Sumitomo Metal Mining aspires to be a “world leader in the non-ferrous metals industry” by leveraging the competitive advantage inherent in its unique business model integrating its three businesses of mineral resources, smelting & refining, and materials. With a view to attaining this goal, the company formulated the Vision for 2030 in which 11 material issues are identified. These issues are classified into six impact items for PIF. Of these, Sumitomo Mitsui Trust Bank is paying particular attention to materials for batteries for electric vehicles (EVs), since such materials are destined to be of crucial importance given the global trend toward decarbonization, and set KPIs for the securing of supplies of nickel and recycling technology for automotive batteries, as progress on these fronts will encourage the take-up of EVs.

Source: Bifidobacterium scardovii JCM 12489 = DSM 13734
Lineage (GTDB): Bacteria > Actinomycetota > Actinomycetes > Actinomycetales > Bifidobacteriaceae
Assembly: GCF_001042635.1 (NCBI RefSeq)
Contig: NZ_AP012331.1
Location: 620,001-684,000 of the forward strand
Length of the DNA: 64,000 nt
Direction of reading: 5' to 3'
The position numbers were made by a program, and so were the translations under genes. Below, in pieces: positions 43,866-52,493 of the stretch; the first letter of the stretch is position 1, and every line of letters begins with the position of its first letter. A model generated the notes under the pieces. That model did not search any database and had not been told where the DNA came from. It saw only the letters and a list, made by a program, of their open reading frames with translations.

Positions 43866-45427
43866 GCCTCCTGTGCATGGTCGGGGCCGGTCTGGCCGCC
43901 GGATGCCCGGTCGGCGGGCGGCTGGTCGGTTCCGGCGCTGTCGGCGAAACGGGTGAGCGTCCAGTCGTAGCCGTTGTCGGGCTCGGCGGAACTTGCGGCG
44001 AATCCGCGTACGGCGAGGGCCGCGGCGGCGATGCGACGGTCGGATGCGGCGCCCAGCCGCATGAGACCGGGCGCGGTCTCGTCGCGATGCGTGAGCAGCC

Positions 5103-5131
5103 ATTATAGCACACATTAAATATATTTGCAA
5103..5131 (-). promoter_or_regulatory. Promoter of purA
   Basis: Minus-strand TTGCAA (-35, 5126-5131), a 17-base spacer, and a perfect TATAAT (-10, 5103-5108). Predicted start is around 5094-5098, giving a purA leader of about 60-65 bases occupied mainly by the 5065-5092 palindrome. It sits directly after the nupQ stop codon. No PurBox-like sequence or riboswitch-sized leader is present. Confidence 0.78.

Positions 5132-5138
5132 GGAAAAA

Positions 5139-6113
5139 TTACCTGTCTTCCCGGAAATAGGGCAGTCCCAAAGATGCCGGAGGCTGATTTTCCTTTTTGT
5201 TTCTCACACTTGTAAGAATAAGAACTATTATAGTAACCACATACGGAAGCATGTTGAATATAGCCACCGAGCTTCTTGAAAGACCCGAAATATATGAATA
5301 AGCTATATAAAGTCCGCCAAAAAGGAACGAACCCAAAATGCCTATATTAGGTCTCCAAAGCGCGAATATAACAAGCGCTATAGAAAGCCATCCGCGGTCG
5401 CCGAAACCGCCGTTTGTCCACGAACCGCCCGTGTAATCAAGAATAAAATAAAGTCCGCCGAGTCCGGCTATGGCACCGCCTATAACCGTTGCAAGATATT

The Sumitomo Forestry Group’s GHG emissions are of the order of 10 million tons of CO2 equivalent per year. In fiscal 2018, Scope 3 (GHG emissions in the supply chain) accounted for the bulk of the Group’s GHG emissions, 96.3%, with emissions from the use of detached houses sold accounted for 64.6% of that. Sumitomo Mitsui Trust Bank concluded that the reduction of GHG emissions of Category 11 (use of sold products) in Scope 3 would have a great impact in terms of global warming countermeasures and set Sumitomo Forestry’s science-based target*, namely, “A 16% reduction in the total amount of emissions from purchased goods and services (Category 1) and the use of sold products (Category 11) in Scope 3 by 2030 compared to 2017,” as the PIF target. KPIs include the progress in promotion of Net Zero Energy House (ZEH) specifications, the order rate for environmentally friendly renovation, carbon stock in wooden architecture in Japan, and the order rate for environmentally friendly products in the environmental and greening business.